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[283] mortally wounded. I immediately began to walk from the right towards the left of the company, where Attaway was lying, bleeding and faint. I had gone but a few steps, and, while raising my right foot, was struck in the calf of the left leg by a minie ball, which broke the small (fibula) bone and badly fractured the large one. The ball flattened and came out sideways, severing muscles, veins, tendons and nerves. I was knocked down, but ordered two of my men to carry Attaway off the field, the brave and faithful fellow urging them to carry me off first, declaring he would die any way, and that my life must be saved. However, I had him moved away to the rear, before I consented for privates P. W. Chappell and Tobe Ward to place me on a blanket, and carry me to the rear. As I was borne back, Attaway called out for them to hasten with me out of danger, as bullets and shells and solid shot were flying thick and fast around us. His conduct was that of a true, magnanimous friend and generous soldier. Ward and Chappell carried me as gently and quickly as possible toward some ambulances in the rear. When we reached them we were told they belonged to the Louisiana brigade, and I was refused admittance into one. At this time the gigantic and gallant Colonel Peck, who had been wounded and retired from the field, rode up, and ascertaining the state of affairs, ordered the men to ‘take him up tenderly and put him in an ambulance,’ adding, ‘he is a wounded brother soldier and must be cared for.’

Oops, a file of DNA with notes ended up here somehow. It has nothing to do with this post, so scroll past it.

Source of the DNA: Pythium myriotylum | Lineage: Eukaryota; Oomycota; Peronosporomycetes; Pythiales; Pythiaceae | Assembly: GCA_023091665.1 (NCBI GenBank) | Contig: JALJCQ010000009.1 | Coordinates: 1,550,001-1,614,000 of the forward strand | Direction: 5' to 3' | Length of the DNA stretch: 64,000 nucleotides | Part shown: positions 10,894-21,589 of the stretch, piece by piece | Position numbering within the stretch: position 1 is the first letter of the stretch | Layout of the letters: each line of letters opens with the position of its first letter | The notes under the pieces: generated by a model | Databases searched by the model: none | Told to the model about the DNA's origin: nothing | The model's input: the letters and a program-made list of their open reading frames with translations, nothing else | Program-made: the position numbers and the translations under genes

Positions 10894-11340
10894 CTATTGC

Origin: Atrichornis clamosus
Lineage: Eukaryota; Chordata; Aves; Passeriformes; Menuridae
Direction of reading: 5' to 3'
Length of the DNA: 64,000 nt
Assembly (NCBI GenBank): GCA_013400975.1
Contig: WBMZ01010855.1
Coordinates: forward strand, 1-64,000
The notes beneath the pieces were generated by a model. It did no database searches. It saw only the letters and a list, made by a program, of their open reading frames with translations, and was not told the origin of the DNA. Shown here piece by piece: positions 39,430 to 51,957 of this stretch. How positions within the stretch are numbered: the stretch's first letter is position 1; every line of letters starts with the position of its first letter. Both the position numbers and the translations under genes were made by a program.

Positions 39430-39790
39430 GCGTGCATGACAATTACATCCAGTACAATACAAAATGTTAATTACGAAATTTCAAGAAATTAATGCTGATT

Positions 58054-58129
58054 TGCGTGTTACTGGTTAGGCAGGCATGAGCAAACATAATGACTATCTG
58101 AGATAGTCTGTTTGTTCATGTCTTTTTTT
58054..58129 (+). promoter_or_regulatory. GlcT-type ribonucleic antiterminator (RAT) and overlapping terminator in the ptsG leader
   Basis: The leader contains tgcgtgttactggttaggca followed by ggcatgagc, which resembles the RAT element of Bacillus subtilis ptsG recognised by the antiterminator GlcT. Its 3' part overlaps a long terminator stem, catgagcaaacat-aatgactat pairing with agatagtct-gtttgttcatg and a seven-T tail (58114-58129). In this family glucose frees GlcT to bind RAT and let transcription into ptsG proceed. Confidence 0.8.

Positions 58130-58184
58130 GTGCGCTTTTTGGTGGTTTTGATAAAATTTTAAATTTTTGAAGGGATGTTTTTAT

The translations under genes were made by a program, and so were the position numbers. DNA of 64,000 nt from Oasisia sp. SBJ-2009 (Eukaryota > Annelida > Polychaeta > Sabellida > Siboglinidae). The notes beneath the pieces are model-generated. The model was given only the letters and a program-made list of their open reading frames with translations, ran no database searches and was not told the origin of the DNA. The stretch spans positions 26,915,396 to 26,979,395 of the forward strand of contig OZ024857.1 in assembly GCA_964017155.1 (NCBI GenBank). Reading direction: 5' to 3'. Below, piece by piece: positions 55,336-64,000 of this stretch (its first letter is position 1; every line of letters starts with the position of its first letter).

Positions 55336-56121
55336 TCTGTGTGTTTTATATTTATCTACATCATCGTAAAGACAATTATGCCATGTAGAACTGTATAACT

I thanked the Colonel, but he, in his bluff, soldierly way, interrupted and said he ‘had done nothing but what I would have done for him.’ Bidding a last farewell to my faithful men, I was driven to the Union Hotel, then turned into a hospital. (Note—Chappell and Ward were both afterward killed at Petersburg.) The surgeon examined my wound, and pronounced it a serious one, and dressed it, uncertain whether the leg should be amputated or not. In my own mind I resolved to die before submitting to its loss. The surgeon promised me, in event our army was to evacuate Winchester, to send me away in an ambulance, but a few minutes after shot and shell were fired into the Hospital building, crashing resistlessly through roof, walls, chimneys, etc., and knocking down bricks, plastering, planks and splinters over the helpless wounded and dying, and the demoralized surgeons, hastily detailing two or three of their number to remain with the wounded, fled incontinently, forgetting, in their anxiety to escape capture, all thought of their

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